Older carers 'being failed': Report raps deficiencies over health trust assessments
A shocking report has revealed that 70% of older carers – who help save the Northern Ireland economy millions in health costs – are being failed by not getting vital Government support they are entitled to.
Health trusts are legally obliged to ensure carers are aware of their right to a carer's assessment that could provide extra support.
But a damning report published today by the Commissioner for Older People for Northern Ireland (OPNI) reveals that not only do 70% of older carers say they have not been offered an assessment, but 60% are not aware they were entitled to one.
The report also shows that of those who are assessed, 85% say they are not satisfied by the outcome, and many blast it as just a "paper exercise".
The Department of Health said, however, that 60% declined to accept the assessment, stating they did not feel that they required any additional support.
But OPNI says many decline it as they do not identify themselves as a carer, as they look after a close family member or a friend.
The report – Supporting Older Carers – says not enough is being done to promote awareness of their right to the assessment.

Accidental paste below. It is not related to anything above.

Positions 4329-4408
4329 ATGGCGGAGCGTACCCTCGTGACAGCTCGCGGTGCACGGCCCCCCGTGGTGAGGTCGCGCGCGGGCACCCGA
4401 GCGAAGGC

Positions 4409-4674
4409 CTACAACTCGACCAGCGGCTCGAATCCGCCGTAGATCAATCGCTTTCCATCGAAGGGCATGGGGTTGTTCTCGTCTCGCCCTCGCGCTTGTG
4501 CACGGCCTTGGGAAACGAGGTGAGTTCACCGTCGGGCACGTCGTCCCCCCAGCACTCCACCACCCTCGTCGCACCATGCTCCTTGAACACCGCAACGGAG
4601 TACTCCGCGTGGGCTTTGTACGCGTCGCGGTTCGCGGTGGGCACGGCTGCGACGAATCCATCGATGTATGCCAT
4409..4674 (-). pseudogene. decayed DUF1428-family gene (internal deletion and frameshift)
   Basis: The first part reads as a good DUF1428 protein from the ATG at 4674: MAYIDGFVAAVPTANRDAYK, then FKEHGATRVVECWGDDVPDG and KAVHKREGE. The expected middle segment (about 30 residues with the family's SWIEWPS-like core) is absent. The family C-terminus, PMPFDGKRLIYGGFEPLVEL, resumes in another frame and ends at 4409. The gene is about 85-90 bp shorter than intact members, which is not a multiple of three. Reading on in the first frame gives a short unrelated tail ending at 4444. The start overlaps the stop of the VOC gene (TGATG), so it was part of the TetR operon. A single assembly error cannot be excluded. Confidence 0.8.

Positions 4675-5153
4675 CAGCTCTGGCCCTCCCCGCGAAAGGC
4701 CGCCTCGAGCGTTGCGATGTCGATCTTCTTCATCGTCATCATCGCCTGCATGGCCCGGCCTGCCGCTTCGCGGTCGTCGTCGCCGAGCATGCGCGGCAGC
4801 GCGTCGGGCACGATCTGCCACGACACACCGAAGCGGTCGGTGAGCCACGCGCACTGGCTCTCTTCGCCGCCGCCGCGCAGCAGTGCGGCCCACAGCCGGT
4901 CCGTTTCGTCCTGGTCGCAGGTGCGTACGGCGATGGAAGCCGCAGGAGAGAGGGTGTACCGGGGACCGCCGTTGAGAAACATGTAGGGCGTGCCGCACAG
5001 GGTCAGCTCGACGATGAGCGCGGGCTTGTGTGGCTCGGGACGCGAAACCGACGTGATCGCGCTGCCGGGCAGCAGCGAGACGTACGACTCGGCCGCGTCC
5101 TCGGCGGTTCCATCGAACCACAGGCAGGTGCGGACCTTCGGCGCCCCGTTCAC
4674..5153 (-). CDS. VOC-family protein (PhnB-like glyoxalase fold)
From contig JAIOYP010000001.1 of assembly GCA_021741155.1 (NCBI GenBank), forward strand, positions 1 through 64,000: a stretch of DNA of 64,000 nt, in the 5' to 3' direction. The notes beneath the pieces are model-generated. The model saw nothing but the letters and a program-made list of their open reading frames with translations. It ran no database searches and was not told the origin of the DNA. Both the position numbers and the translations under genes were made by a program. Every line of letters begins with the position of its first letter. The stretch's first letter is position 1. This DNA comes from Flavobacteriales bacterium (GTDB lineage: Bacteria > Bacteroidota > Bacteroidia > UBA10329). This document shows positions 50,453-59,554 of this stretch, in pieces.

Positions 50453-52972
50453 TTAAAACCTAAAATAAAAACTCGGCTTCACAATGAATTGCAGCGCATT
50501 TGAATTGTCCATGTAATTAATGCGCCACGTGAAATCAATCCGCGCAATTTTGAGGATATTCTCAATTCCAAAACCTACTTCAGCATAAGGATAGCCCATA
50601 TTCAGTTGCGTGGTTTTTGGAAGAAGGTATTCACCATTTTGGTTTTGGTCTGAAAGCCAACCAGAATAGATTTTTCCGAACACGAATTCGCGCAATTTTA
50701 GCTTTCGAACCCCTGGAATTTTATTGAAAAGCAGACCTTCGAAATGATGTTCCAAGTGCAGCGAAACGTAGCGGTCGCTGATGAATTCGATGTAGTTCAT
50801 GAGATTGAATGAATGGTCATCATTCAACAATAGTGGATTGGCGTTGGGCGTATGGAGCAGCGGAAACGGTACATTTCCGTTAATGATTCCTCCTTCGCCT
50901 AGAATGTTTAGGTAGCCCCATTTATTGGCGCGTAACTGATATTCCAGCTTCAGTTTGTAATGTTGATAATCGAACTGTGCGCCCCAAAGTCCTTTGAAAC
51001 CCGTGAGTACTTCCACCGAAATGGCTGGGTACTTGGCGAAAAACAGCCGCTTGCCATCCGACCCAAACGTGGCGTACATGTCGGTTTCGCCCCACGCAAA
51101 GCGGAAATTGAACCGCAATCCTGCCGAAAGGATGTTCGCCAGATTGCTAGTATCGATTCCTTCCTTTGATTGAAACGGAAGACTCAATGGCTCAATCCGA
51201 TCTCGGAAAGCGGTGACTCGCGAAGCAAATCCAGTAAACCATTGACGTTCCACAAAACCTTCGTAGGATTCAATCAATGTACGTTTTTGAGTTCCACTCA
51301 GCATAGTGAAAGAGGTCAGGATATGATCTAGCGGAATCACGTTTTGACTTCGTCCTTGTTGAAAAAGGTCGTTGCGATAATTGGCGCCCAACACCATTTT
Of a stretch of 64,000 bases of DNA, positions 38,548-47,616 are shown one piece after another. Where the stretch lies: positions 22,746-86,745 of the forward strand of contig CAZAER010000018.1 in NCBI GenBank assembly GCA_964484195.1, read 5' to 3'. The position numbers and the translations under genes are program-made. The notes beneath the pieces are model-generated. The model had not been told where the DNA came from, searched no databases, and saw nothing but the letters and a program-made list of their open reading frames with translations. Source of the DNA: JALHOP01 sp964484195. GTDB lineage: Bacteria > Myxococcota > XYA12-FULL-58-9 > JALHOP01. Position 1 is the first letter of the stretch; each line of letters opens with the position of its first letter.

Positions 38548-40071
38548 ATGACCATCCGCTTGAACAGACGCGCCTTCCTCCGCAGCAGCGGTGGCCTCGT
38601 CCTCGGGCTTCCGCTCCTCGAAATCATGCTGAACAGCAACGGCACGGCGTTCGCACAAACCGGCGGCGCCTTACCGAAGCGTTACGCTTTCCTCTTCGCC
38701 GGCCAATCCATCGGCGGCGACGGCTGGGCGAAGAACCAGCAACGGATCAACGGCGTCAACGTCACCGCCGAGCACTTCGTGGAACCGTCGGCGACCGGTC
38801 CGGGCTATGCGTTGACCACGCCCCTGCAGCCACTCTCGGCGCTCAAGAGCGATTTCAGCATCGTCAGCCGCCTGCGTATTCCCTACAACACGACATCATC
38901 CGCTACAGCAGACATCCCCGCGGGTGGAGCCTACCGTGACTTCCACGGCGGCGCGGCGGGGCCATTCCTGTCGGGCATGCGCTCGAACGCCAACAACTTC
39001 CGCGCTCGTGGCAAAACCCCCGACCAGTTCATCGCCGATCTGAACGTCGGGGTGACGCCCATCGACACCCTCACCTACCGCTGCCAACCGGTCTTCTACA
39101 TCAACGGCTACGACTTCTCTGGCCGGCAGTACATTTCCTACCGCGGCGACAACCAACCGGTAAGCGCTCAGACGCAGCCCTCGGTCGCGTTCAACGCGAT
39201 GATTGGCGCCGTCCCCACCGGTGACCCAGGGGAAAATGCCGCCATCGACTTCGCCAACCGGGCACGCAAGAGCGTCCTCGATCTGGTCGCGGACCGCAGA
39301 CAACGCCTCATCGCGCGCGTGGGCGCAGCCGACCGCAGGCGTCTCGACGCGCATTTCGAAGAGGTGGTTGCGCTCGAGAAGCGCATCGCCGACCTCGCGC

OPNI Commissioner Claire Keatinge has now demanded that older carers "cannot be taken for granted" and challenged the Health Minister to take urgent action to create targets to give them the help they are entitled to.
Figures show that one in eight of the population in NI is a family carer, the majority of them over the age of 60, and they save the economy millions every year.
"The findings of my report have shown that many older carers do not consider themselves to be carers, and so do not realise that there is support available to help them," Ms Keatinge said.
"Other older carers have told me that they didn't see the value of the carer's assessment as they did not feel that it would lead to any extra support but saw it as a 'paper exercise'. Older carers cannot be taken for granted; they deserve to be provided with the information, practical, emotional and respite support they need."
Carers NI director Helen Ferguson said too many older carers struggle without outside support, putting their own health at risk.
A Department of Health spokeswoman said: "It is important that these needs are properly understood and that service providers are prepared to respond with flexibility, offering carers real choice as to how their needs will be met.
"Carers often decline assessment, most often stating they do not feel that they require any further support, or that they do not consider themselves to be a carer."
A carer's assessment will review needs and assess what support services can be provided.
Services that may help you and the person you care for include:
- A break from caring
- Help with housework
- Changes to equipment or adaptations to the home
- Emotional support